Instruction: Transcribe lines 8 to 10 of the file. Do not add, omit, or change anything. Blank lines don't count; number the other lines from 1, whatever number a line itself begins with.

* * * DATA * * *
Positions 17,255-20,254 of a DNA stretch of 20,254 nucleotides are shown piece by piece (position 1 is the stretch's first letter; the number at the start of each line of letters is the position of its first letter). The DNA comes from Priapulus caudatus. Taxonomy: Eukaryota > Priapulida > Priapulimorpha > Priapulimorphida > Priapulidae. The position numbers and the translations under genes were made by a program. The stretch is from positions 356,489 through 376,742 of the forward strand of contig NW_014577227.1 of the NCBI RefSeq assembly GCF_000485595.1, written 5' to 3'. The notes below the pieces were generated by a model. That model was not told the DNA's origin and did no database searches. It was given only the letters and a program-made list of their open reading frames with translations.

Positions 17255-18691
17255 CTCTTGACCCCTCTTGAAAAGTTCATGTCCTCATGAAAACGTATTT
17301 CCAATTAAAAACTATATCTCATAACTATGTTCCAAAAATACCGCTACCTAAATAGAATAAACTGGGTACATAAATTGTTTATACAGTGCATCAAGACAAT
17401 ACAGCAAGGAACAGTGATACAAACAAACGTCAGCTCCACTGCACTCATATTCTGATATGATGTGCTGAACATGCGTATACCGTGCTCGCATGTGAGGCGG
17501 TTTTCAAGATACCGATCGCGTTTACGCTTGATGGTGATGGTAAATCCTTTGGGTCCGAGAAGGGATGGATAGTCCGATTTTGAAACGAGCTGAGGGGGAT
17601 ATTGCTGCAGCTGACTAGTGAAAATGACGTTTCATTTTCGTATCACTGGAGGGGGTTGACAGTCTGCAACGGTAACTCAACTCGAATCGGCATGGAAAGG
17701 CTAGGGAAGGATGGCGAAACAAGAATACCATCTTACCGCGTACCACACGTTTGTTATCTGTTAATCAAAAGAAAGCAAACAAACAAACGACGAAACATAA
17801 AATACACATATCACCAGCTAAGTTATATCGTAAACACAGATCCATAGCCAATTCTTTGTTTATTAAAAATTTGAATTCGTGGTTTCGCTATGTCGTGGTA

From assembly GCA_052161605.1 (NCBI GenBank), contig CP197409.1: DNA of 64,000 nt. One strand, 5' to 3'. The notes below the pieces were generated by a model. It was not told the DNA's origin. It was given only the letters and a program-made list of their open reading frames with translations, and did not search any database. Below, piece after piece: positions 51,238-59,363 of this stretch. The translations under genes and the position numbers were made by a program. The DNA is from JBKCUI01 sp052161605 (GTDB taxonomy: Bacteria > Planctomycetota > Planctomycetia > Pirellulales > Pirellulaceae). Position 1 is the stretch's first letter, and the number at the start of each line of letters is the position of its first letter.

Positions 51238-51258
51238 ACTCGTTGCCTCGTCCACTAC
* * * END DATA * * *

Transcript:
17701 CTAGGGAAGGATGGCGAAACAAGAATACCATCTTACCGCGTACCACACGTTTGTTATCTGTTAATCAAAAGAAAGCAAACAAACAAACGACGAAACATAA
17801 AATACACATATCACCAGCTAAGTTATATCGTAAACACAGATCCATAGCCAATTCTTTGTTTATTAAAAATTTGAATTCGTGGTTTCGCTATGTCGTGGTA

From assembly GCA_052161605.1 (NCBI GenBank), contig CP197409.1: DNA of 64,000 nt. One strand, 5' to 3'. The notes below the pieces were generated by a model. It was not told the DNA's origin. It was given only the letters and a program-made list of their open reading frames with translations, and did not search any database. Below, piece after piece: positions 51,238-59,363 of this stretch. The translations under genes and the position numbers were made by a program. The DNA is from JBKCUI01 sp052161605 (GTDB taxonomy: Bacteria > Planctomycetota > Planctomycetia > Pirellulales > Pirellulaceae). Position 1 is the stretch's first letter, and the number at the start of each line of letters is the position of its first letter.